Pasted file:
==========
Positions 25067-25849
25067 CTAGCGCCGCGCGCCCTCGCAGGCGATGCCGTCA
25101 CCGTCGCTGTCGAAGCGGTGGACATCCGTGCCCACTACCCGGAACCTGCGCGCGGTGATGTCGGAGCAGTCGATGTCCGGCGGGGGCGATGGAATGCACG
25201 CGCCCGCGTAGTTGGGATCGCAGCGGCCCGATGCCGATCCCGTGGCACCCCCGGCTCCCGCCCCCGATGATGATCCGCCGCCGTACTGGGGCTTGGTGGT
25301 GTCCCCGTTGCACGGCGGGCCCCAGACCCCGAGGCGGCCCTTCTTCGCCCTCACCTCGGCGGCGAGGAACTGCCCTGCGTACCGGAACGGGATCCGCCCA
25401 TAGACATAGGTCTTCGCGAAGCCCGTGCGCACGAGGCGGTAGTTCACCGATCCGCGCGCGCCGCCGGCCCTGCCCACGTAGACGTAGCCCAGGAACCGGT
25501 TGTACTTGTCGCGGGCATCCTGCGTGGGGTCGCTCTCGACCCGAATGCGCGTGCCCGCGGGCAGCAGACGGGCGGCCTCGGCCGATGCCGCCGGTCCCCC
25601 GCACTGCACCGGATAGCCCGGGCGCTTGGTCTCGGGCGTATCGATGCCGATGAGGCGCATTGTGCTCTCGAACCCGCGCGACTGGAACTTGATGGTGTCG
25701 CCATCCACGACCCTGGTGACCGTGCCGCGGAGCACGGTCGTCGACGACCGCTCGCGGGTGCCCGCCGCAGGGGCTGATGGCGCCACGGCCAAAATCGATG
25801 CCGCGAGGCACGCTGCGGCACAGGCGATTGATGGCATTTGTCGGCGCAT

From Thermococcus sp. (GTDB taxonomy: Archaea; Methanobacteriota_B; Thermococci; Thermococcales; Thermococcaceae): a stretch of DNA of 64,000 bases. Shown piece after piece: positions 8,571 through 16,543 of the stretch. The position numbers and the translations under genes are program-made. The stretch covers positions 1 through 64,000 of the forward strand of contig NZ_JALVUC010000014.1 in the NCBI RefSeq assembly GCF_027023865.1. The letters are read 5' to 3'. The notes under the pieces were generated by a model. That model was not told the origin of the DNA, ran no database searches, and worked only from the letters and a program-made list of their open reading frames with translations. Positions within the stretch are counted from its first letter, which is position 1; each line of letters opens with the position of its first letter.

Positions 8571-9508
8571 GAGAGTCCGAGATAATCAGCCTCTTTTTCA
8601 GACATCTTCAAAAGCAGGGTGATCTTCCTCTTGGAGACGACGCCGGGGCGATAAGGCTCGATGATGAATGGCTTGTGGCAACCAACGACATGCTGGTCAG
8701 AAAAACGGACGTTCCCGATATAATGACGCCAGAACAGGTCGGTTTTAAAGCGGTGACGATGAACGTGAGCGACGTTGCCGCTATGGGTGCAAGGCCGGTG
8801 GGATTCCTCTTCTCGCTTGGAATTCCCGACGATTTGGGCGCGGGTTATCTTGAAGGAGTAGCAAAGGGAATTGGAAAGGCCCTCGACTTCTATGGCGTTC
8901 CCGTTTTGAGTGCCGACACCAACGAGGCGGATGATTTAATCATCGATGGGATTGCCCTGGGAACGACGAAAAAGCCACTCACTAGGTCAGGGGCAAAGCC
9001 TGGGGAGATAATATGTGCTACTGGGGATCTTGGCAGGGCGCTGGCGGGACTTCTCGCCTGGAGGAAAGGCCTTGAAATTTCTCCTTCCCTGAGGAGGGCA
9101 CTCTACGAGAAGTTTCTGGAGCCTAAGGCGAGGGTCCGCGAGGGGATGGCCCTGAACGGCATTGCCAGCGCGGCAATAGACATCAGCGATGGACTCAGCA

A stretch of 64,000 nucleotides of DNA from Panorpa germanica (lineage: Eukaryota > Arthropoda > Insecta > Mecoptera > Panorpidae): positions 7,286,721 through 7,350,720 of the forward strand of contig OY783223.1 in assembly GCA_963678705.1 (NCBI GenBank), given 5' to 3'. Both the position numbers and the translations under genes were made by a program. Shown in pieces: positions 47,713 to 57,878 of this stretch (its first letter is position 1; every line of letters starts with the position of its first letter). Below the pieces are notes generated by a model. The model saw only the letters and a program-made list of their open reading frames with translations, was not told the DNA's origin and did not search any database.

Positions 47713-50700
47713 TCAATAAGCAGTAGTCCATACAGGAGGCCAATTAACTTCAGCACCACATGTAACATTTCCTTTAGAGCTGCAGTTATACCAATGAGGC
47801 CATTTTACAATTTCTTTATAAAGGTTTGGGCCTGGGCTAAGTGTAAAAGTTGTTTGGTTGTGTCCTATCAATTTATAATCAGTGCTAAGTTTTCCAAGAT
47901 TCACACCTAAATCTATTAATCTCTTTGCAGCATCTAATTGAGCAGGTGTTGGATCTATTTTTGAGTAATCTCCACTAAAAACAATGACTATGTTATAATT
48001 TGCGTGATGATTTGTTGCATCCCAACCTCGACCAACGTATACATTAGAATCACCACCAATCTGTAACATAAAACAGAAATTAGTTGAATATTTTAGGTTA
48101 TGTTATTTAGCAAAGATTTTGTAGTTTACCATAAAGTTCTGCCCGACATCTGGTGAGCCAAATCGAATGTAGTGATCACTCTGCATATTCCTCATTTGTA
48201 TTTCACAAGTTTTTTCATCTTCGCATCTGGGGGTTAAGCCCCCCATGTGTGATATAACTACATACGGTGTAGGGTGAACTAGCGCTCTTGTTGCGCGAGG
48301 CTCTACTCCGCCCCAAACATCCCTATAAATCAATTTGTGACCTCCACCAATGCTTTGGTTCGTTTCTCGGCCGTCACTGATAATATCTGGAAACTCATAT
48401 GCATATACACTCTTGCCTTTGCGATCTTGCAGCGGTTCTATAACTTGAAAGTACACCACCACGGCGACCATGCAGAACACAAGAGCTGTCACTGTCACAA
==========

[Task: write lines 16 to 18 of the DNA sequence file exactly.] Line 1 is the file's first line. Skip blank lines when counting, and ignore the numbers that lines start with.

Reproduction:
8801 GGATTCCTCTTCTCGCTTGGAATTCCCGACGATTTGGGCGCGGGTTATCTTGAAGGAGTAGCAAAGGGAATTGGAAAGGCCCTCGACTTCTATGGCGTTC
8901 CCGTTTTGAGTGCCGACACCAACGAGGCGGATGATTTAATCATCGATGGGATTGCCCTGGGAACGACGAAAAAGCCACTCACTAGGTCAGGGGCAAAGCC
9001 TGGGGAGATAATATGTGCTACTGGGGATCTTGGCAGGGCGCTGGCGGGACTTCTCGCCTGGAGGAAAGGCCTTGAAATTTCTCCTTCCCTGAGGAGGGCA